Information Technology (Ph.D.)

The doctoral program in information technology provides the knowledge and research opportunities you need to position yourself for top-level leadership or faculty positions in academia.

Why Earn a Doctoral Degree in Information Technology?

With a broad scope of research areas within computer science, information systems and information technology, the Ph.D. program prepares students to become professors, scientists and entrepreneurs. You’ll explore data structures and algorithms, operating systems, computer networks, cybersecurity, database systems, project management, software engineering and human-computer interaction.

Graduates assume leadership roles in their current careers or in academic, research, government and state-of-the-art industry positions. About half of our alumni are currently working as professors or research scientists across the country and abroad. Many in the private sector are promoted to higher-level positions with their current employers or start their own ventures to develop innovative products.

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The information technology doctoral program requires 18 credits of coursework, a qualifying examination and a minimum of 24 credits of dissertation beyond the master’s program. Doctoral students are required to demonstrate research capabilities and publish in reputed journals or conferences in order to graduate.

View degree requirements and course descriptions in the Graduate Catalog.

Required Course

AIT 790 Research Methodology, IT Technical Writing and Presentation is a required course (counted as the required 18 credits of coursework) for students in the doctoral program. This course should be taken before completing the qualifying exams. Permission to register for dissertation credits (AIT 997) will not be granted until AIT 790 is completed with a grade B or better.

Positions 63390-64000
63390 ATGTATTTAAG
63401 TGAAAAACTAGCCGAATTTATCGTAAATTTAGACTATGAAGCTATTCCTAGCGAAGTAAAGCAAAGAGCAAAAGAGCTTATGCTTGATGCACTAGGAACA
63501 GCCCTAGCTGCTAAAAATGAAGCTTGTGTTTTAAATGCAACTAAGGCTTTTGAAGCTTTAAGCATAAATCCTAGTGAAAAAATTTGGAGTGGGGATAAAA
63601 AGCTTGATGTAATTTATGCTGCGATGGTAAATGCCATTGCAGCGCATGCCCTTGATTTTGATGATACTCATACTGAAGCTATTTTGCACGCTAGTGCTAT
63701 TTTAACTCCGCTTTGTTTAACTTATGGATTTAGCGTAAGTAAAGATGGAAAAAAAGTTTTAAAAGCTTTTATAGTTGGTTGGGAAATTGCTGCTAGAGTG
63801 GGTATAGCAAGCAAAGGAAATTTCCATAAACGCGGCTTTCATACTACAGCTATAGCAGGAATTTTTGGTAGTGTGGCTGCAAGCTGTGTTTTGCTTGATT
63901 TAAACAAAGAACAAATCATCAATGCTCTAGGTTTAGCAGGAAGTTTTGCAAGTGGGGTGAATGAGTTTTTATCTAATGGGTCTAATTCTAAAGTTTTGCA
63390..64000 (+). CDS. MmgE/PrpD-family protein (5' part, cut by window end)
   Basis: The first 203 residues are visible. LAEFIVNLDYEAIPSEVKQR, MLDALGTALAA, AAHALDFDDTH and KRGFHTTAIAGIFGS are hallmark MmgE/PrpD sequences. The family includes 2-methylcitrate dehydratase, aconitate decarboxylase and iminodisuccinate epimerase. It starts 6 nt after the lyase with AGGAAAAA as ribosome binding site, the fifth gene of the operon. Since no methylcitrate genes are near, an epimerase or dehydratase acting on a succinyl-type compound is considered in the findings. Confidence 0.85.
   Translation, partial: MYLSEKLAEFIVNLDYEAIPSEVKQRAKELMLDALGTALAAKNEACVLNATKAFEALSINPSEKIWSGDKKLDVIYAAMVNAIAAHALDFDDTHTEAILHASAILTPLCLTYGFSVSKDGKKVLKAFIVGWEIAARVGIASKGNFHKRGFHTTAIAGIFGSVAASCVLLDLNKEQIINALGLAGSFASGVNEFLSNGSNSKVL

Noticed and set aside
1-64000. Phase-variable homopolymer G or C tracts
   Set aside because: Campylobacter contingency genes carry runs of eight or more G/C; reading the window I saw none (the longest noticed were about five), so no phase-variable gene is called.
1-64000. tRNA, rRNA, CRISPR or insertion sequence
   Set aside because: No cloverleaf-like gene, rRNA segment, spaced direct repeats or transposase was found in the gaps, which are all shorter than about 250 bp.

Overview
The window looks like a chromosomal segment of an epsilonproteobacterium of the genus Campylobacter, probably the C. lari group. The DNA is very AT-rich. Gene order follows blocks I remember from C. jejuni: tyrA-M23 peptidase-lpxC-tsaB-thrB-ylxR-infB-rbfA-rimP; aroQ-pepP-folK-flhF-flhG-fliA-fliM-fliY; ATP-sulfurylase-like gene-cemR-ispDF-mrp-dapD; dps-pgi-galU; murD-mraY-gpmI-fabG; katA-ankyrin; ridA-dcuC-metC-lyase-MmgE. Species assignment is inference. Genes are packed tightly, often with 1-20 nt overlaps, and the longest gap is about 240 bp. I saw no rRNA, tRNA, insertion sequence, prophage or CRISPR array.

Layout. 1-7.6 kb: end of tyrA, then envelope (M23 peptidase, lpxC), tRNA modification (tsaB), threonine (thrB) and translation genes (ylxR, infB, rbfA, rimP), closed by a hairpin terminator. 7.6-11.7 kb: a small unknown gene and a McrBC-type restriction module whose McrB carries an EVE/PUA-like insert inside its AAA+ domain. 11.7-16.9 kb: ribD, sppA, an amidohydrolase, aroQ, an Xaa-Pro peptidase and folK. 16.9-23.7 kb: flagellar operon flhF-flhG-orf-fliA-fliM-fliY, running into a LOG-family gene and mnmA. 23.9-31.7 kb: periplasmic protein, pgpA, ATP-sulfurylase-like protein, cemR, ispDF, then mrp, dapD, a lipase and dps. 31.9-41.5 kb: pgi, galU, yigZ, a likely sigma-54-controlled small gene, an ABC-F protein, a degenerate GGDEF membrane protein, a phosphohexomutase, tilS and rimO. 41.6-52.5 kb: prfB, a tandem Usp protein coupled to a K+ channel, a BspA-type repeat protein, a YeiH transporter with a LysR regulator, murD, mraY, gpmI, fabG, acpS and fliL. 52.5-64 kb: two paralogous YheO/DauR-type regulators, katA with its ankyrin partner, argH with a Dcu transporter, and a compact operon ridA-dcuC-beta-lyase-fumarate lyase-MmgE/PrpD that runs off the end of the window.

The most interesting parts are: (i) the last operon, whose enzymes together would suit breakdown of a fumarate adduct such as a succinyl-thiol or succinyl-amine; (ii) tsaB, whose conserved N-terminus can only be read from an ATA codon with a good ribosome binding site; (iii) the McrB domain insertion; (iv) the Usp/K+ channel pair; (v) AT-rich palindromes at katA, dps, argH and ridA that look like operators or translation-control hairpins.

A dissertation consisting of peer reviewed published work is required. Students are strongly recommended to have at least three research publications in peer-reviewed international conferences and/or journals before graduation.

View admission requirements and deadlines to apply to the information technology doctoral program.

  • Demonstrate a comprehensive knowledge of the fundamentals in four of the following seven areas:
    • data structures and algorithms
    • operating systems
    • computer networks
    • database systems
    • project management
    • software engineering
    • human computer interaction
  • Conduct and document scholarly research.
  • Present scholarly research.

Computer Science Track

Students have the option to select the computer science track. In addition to the general degree requirements for the doctorate in information technology, three specific computer science courses (9 credits) must be taken for the track in computer science, with additional requirements for the qualifying examination, listed below.

An IT doctoral student taking these three courses, passing the qualifying exam in the specified areas, and successfully completing the research requirements for the degree in a CS-related area will be eligible to graduate with a computer science track.

Students who have completed one or more of the three courses as part of their master’s degree would be required to take an additional course for each of the three courses already completed. The additional courses must be approved by the director of the information technology doctoral program.  

Note: Students in the information technology doctoral program are not required to choose a track. You may have more flexibility to choose the courses and qualifying exam topics without a track.  

  • COSC 600 (Advanced Data Structures and Algorithms)
  • COSC 519 (Operating Systems)
  • COSC 650 (Computer Networks)

Students in the computer science track must pass the following areas of the qualifying exam:

  • operating systems
  • advanced data structures and algorithms
  • computer networks

And ONE of the following areas:

  • database management systems
  • computer security
  • software engineering

Publications in this track are expected to be related to computer science.

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Why Towson University?

  • accomplished and dedicated faculty mentors with diverse research interests, including cybersecurity, artificial intelligence, universal usability, data mining, e-learning, digital signal processing and bare machine computing
  • advantageous location in the high-tech Baltimore/Washington corridor
  • small-school attention with big-school resources and facilities

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Contact Information

Program Director

Dr. Wei Yu
7800 York Road
Room 467
By Appointment
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